Why do dogs whine when excited? After living for some time with your dog, you may have noticed that there are different “nuances” in his repertoire of behaviors. Among the different types of whining your dog engages in, you may have likely noticed that one form of whining occurs when your dog is particularly excited about something.
Why does your dog react in such a way? As with many doggy behaviors, we can sometimes make only assumptions, but here are some possible explanations for what your dog may be trying to say when he’s all revved up and whining when excited.
Does your dog whine when you come home? Some dogs will throw quite a party when their owners come from work, and for some dogs there may a lot to whine to about. If your dog is particularly vocal when you come home, he may be communicating a mixed bag of feelings.
It could be your dog may be saying something in the terms of: “Oh, I am so happy you’re home, gosh, I missed you so much!” to the more victimized “So you’re home finally. I was home for a whole 4 hours! I was so worried, where have you been? I am hungry, have to go potty and was lonely all this time!”
Jokes aside, most dogs hate being left alone and when their owners come home, that’s the big perk of the day, so they feel strong emotions, most likely a mix of happiness, relief and excitement. So instead of keeping all those emotions bottled up, they’ll release them through… you guessed it, whining when you come home!
I Just Saw Something!
Some dogs tend to whine when they’re all excited about seeing something. Many dogs will whine excitedly when they spot something that they not commonly see around the neighborhood. In most cases seeing a cat, squirrels or birds in the yard may trigger lots of whining accompanied by other excited body language such as pacing back and forth, piloerection (raised hackles) and shaking.
If there are other dogs in your household, you can bet they’ll pick up that excited energy and join in to see what’s going on. If you are nearby, your dog may come to you, whine and ask you to follow him to towards the window to alert you of what he just saw.
Generally, the whining gets more intense when the dog is prevented from gaining access to the animal such as being behind a door, window or fence. Again, in this case the whining is likely the result of strong emotions and the frustration of not being able to do what the dog would really love to do: chase those animals away!
Does your dog whine when you are playing with him? If so, there may be chances he’s a tad bit frustrated and he may be asking you to play fairly. Watch carefully when your dog whines. Is it when you show him the ball and then hide it behind your back and don’t toss it?
If so, your dog is likely whining from being yes, excited but also a tad bit frustrated. “Hey, toss the ball to me, why do you have to pretend to toss it? That’s not fair!” Well, we don’t really know if dogs have a sense of fairness like we do, but you get the message, your dog is telling to toss that ball right away!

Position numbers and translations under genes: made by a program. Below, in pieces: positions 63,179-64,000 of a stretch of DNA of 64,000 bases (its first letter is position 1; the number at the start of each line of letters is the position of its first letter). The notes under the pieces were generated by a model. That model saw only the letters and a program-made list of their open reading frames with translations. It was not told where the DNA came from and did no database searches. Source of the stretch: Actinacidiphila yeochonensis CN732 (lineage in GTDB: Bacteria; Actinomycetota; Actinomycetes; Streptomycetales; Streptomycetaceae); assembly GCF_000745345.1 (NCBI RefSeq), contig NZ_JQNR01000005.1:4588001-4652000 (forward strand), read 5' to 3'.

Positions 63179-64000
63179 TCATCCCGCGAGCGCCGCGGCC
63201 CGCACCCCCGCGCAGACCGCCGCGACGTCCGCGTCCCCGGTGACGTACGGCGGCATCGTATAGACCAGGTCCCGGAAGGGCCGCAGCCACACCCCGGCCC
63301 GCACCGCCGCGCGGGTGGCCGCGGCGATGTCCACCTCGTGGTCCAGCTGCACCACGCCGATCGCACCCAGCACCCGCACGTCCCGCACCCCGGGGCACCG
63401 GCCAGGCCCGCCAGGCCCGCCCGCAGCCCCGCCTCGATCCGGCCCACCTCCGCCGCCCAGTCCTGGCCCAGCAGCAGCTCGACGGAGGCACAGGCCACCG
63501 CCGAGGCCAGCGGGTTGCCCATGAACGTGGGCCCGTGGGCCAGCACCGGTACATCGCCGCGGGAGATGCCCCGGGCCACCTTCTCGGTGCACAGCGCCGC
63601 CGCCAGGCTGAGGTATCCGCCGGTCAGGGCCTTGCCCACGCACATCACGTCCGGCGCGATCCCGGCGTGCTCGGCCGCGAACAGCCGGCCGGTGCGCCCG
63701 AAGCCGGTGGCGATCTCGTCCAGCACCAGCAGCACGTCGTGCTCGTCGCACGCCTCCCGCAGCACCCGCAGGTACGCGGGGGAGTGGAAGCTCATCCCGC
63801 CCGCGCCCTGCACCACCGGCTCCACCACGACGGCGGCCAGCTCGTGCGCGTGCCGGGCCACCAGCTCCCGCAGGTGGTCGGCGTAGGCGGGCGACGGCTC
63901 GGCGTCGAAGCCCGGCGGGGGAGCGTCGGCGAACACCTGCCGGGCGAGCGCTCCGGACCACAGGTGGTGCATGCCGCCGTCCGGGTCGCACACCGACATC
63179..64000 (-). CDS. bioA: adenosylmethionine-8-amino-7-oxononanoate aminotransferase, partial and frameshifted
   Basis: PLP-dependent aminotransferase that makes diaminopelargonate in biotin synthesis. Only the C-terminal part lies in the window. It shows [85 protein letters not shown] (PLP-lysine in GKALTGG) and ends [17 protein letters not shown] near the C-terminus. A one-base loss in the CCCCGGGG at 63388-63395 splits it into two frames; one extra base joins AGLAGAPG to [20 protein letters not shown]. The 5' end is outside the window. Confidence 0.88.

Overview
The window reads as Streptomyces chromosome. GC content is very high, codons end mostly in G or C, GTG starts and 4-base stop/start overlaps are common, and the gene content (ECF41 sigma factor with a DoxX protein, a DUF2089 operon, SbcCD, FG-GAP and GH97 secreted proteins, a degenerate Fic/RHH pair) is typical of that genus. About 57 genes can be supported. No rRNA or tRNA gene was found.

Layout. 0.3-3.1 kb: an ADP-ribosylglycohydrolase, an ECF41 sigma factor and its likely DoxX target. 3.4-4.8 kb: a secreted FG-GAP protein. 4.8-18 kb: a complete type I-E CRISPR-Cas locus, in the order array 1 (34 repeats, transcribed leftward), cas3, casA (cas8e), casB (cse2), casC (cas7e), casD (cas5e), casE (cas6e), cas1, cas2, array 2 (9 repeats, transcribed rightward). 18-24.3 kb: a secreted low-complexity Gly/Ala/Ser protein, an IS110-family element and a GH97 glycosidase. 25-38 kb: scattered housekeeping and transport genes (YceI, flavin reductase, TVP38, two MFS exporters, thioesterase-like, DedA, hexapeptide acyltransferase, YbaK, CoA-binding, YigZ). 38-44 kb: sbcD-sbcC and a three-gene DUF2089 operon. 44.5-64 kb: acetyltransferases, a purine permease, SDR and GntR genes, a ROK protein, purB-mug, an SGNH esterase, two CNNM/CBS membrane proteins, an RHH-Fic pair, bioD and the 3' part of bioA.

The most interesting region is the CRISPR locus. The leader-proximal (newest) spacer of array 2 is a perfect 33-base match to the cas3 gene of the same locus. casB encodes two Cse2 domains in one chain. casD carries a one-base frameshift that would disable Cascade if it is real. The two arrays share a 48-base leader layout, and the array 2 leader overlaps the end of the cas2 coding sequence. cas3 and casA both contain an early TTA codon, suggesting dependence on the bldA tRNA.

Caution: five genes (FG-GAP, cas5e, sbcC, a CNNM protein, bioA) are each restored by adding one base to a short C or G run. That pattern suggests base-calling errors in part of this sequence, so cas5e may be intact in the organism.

If you want to train your dog to whine or bark, you may find it interesting that this is often the method used for it.
Show some food or a toy your dog really wants, get him all excited about it and then hide it behind your back. Granted, your dog may have something to say about it!
Some dogs will whine excitedly when they see other dogs, especially on walks. The whining generally subsides when the dog gets to meet the other dog and sniff him; however, it’s important to note that not all whining is always friendly. Some dogs may whine as if they want to meet, but then they will lunge or bark at the other dog when they get to interact. It’s always best to practice caution.
What does this type of whining mean? It can have several meanings. It can stem from a lack of self control, the dog is so excited to see the other dog he can’t contain himself and whines, but it could also be a form of communication. By whining and assuming a tail tucked, body lowered, head down and ears back position the dog may be communicating appeasement and is telling the other dog “I mean no harm.” There may also be an anxiety/fear component to it. These dogs may benefit from a confidence boost.
Many dogs will whine a lot when there are guests visiting. Again, this behavior is likely linked to an over-aroused state and lack of self control. The whining usually intensifies when there are guests who talk to them excitedly, making a big fuss and throwing a party to greet them.
To help these dogs gain some self control, it’s best to practice with guests who act low key while you distract your dog giving him something else to do rather than whining excitedly. The guests could toss a few treats on the ground as they enter and then sit down and give attention to the dog only when he’s quiet. You can keep your dog more focused by asking him to perform a few tricks or obedience exercises at a distance from the guests and rewarding him with a stuffed Kong to work on until he gets calmer.
As seen, dogs have a lot to whine about when they’re excited! In most cases, these dogs simply lack impulse control and haven’t learned sufficient coping skills for channeling all their strong emotions. Puppies and young dogs in particular are the most likely to be whining excitedly, but as they mature, generally their tendency to get all excited about things may gradually subside. To help these fellows attain more self control, you can try keeping your dog’s mind occupied on doing something else that will keep him from getting too hyped up. Also, try your best to act calm and give attention to your dog only when your dog calms down. So keep calm and love your dog!